By Melody Gutierrez
California consumers will be given sweeping new internet privacy protections beginning in 2020 under a bill hurriedly passed by the state Legislature on Thursday and sent to Gov. Jerry Brown, who promptly signed it.
The governor signed AB375 within hours of its final approval by the Assembly, heading off a similarly worded initiative that had been headed to the November ballot. The bill's co-author said lawmakers may need to fine-tune the law down the line, but they had been forced to pass something now because of the prospect that voters would approve an initiative that couldn't easily be changed.
The backer of the ballot measure, San Francisco housing developer Alastair Mactaggart, had said he would withdraw it if the privacy bill were approved, and did so when Brown signed the bill. Thursday was the deadline to pull initiatives from the Nov. 6 ballot.
The deadline prompted lawmakers to jump-start efforts on a bill, which became AB375. It was introduced Friday and heard in committees this week before coming to the votes Thursday in both houses.
The Assembly voted 69-0 to approve it. A short time before, the Senate had approved it 36-0.
Under AB375, web users can demand that a business tell them what personal information it is collecting about them, whether it is selling or sharing it, and who is ending up with it. Consumers can also tell a company to delete their personal information.
Parents will have to give permission before a website, online service or mobile app directed toward children can sell the youths' user data. The bill also allows consumers to sue companies that fail to adequately safeguard their personal data, a provision that comes in response to data breaches such as the ones at Target and Equifax.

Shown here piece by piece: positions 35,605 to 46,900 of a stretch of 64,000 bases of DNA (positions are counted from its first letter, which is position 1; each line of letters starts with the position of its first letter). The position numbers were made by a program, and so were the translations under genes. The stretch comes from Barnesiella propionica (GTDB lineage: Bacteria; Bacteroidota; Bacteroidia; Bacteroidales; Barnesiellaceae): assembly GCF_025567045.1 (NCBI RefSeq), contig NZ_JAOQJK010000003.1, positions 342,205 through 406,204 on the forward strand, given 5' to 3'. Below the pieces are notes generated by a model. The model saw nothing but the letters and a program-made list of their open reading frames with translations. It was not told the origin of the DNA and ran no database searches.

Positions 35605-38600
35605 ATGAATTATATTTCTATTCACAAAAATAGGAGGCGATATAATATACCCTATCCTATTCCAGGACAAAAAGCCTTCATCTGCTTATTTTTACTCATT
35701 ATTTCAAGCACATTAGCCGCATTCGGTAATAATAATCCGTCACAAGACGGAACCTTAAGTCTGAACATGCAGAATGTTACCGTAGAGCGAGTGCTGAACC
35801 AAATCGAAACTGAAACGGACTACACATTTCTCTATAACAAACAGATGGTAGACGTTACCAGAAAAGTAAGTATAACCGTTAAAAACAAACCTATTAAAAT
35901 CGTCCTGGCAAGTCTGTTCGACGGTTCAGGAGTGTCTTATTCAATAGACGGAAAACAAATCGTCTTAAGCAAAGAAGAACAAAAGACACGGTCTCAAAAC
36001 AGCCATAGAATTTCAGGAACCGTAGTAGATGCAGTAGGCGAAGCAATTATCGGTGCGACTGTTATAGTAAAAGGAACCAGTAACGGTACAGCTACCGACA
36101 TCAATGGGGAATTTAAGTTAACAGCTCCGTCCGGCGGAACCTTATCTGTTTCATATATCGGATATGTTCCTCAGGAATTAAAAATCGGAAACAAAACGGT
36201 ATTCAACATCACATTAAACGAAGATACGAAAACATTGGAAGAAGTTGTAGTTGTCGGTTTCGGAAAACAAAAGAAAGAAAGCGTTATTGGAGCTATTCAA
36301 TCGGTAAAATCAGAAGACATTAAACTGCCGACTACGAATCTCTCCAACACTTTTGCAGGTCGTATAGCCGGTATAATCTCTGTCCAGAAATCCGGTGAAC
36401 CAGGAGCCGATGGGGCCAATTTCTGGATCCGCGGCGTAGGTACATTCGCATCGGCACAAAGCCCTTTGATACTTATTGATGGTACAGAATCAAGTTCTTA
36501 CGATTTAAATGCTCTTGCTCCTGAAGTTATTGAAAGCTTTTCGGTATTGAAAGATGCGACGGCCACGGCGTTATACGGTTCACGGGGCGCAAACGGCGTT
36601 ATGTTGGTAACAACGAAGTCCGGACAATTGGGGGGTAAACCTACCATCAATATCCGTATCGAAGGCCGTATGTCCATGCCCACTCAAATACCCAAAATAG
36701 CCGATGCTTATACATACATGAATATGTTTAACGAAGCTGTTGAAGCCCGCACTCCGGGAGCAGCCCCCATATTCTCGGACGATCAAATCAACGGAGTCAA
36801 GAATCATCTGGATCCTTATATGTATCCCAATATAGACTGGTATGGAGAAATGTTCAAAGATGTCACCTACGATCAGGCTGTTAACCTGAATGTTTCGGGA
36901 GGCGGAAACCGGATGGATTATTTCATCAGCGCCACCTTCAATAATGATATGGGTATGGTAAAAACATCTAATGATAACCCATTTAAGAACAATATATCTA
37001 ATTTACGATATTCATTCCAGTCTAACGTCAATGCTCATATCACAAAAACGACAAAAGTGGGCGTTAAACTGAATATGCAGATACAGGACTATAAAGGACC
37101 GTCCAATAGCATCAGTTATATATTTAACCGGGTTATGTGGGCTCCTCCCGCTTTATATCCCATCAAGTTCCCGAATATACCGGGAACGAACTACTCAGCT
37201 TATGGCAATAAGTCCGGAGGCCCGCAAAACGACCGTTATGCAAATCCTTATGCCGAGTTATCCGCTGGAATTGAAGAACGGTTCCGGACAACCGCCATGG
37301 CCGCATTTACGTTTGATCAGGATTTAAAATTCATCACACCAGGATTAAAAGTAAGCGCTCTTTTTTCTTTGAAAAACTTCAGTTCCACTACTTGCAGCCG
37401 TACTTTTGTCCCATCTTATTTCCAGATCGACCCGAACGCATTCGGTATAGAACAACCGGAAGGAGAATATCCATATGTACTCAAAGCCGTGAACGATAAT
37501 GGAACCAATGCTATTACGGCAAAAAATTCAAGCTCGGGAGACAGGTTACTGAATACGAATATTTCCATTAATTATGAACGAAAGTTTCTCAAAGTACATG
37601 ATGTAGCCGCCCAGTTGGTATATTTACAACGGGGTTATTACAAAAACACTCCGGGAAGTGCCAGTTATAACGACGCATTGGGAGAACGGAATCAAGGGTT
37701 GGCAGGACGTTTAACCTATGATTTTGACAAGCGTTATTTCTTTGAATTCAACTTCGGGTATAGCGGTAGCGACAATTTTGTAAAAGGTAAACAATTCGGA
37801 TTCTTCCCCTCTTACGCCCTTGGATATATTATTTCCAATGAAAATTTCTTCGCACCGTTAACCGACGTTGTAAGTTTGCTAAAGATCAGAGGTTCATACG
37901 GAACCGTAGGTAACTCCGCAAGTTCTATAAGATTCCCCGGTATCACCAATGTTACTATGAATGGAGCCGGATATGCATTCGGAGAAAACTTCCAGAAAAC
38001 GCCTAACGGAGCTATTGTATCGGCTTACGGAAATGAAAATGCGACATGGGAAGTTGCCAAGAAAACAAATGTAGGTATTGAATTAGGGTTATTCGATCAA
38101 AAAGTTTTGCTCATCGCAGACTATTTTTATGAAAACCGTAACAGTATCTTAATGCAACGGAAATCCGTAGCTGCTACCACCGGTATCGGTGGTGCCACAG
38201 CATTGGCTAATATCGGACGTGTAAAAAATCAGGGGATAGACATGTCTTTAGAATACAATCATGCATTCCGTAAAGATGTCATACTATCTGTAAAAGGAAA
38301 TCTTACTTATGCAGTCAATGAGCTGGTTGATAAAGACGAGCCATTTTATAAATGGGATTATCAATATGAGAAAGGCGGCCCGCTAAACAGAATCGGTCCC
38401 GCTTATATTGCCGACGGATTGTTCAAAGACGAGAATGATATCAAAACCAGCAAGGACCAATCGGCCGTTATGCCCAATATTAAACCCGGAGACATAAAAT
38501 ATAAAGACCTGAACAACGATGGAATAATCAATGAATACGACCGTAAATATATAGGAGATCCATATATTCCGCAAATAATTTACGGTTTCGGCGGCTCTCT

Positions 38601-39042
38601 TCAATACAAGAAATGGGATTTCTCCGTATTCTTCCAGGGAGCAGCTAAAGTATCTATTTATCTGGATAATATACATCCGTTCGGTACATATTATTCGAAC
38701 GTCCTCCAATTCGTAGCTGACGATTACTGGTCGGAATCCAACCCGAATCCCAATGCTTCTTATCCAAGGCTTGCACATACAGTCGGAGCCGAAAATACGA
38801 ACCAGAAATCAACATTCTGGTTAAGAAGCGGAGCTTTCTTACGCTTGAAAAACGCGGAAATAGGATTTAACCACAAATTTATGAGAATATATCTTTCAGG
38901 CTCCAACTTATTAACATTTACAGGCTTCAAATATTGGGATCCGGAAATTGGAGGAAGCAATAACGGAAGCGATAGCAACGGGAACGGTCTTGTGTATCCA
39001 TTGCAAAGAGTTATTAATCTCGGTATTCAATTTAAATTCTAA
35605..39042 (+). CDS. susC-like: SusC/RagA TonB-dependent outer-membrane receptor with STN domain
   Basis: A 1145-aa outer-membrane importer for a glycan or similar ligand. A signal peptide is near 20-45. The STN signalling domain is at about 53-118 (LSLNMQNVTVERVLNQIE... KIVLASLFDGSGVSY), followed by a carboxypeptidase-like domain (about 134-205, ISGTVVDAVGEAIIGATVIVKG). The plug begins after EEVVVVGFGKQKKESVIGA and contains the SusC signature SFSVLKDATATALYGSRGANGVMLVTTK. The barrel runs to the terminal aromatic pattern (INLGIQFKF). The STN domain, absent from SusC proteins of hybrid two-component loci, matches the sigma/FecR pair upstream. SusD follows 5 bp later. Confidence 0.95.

Assemblyman Ed Chau, D-Monterey Park (Los Angeles County), one of the authors of the bill, said the changes will empower consumers by putting them in control of how their personal information is being used.
Both Chau and co-author Sen. Bob Hertzberg, D-Van Nuys, said that the tight timeline for passing the bill made it impossible to pull together an airtight measure, but that the protections in the measure were better than nothing. Legislators have suggested they could make changes with future bills, something that would be far more difficult if a ballot initiative passed.
"I'm the first one to admit that the process could have been better if we had more time," Chau said. "It moves the ball forward in advancing privacy protections of consumers and puts California ahead of the curve. I commit myself to working with all stakeholders to see if and how we can fine-tune this bill."
Opponents said they feared the bill could lead to a flood of lawsuits. A representative of the California News Publishers Association said the bill was so broadly defined -- with vague definitions of what information a consumer can prevent a company from using -- that it could be used by the subject of an investigation to thwart a story from being published online.
The California Chamber of Commerce and other opponents, however, said they preferred AB375 to the ballot measure because of the possibility the Legislature could refine it before it takes effect in 2020.
The opponents held out little hope they could defeat an initiative. Strengthening internet privacy gained traction with the public this year after Facebook acknowledged that the political data firm Cambridge Analytica had ended up with information from 87 million users' profiles without their consent.
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